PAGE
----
As several hundred high school students rallied at the U.S. Capitol on Wednesday, asking lawmakers to press for gun controls, there were more calls in the halls of Congress for action on gun violence, with both parties waiting to see what the President might do on guns, as the White House did not immediately reject some of the ideas, like age limits for people buying high-powered weapons like an AR-15.
"I think that's certainly something that's on the table for us to discuss and that we expect to come up in the next couple of weeks," White House Press Secretary Sarah Huckabee Sanders told reporters on Tuesday, when asked about the age limit idea.
That plan is already drawing bipartisan support, as Sen. Jeff Flake (R-AZ) announced that he is working with Sen. Dianne Feinstein (D-CA) on a measure to raise the minimum purchase age to 21, from 18.
Feinstein has also advocated a return of something that was put into law on a temporary basis in 1994, a ban on certain semi-automatic weapons.
"When the assault weapons ban was in place, the number of gun massacres fell by 37% and the number of people dying from gun massacres fell by 43%," Feinstein argues.
But while that might sell with a number of Democrats in Congress today, you don't have to go back too far - only to the aftermath of the school shooting in Newtown, Connecticut in December 2012 - to see that a number of Democrats voted against such a plan back then.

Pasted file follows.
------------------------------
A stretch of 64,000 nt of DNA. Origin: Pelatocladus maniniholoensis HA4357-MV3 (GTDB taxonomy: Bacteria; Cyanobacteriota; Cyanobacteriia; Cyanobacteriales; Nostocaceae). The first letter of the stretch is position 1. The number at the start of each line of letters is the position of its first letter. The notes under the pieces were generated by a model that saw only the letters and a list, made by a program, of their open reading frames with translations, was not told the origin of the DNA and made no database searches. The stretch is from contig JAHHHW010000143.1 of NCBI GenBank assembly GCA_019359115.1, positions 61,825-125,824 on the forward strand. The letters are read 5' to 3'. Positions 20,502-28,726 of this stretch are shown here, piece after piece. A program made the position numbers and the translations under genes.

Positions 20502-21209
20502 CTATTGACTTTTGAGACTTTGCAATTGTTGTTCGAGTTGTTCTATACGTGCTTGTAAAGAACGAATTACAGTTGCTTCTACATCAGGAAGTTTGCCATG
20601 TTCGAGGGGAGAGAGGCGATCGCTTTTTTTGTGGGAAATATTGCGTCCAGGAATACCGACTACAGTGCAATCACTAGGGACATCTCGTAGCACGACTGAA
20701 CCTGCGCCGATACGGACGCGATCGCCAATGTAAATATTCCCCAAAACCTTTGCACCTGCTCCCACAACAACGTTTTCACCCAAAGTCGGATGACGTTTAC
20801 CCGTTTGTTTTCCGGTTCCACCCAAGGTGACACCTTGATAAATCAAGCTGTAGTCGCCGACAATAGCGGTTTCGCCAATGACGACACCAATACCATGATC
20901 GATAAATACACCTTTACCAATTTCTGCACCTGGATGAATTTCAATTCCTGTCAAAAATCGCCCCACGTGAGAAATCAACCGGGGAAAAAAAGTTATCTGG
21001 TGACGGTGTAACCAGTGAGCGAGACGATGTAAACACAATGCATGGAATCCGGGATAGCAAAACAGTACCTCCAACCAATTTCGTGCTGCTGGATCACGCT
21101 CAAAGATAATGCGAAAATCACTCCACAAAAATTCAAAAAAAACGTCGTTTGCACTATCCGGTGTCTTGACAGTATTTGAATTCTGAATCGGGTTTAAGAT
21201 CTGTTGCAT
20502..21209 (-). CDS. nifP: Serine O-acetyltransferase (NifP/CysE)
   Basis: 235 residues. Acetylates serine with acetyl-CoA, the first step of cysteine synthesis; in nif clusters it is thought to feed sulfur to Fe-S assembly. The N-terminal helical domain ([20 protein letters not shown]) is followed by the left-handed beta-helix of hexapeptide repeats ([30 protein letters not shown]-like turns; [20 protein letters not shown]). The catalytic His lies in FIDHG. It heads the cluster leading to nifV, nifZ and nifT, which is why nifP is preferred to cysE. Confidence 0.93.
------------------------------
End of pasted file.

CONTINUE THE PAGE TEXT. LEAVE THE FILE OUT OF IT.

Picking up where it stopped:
Some Democrats argue that 2018 - and the Parkland, Florida school shooting - will be different, as a growing number of students have demanded action on gun control.
While students from Florida were rallying at their state capitol in Tallahassee, several hundred students from the Washington, D.C. area marched to the Capitol to voice their demands.
"Keep guns out of schools," read one sign. "Ban Assault Weapons," was another, as the students urged action in the Congress.
"I came out of my office to say, I am with you 100 percent," said Rep. Jamie Raskin (D-MD), one of many more liberal Democrats who would like to see action on gun control.
But despite the enthusiasm, the path forward for almost any gun measure is cloudy at best in the Congress, as GOP leaders have given no hint that they will suddenly bring gun bills backed by Democrats to a vote in the House and Senate.
The one wild card may be President Trump, who has held more liberal views on guns in the past, including support for an assault weapons ban.
On Tuesday night, the President tweeted his support for stricter background checks on gun buyers - but that type of statement can mean many different things.
Was the President saying he would back plans from Democrats to require private gun sales to have a background check - what's been referred to for many years as the 'gun show loophole?'
Or is this tweet from the President something less sweeping - simply about insuring that more information gets into the instant check database system?
Like lawmakers, reporters weren't getting much in the way of detailed answers on some of the more controversial items of gun control legislation - for example, does Mr. Trump still favor an assault weapons ban?
"I don't have any specific announcements, but we haven't closed the door on any front," Mr. Trump's Press Secretary said in response.
It was a reminder that the President could roil the gun debate in Congress, depending on how he deals with some of these post-Parkland issues.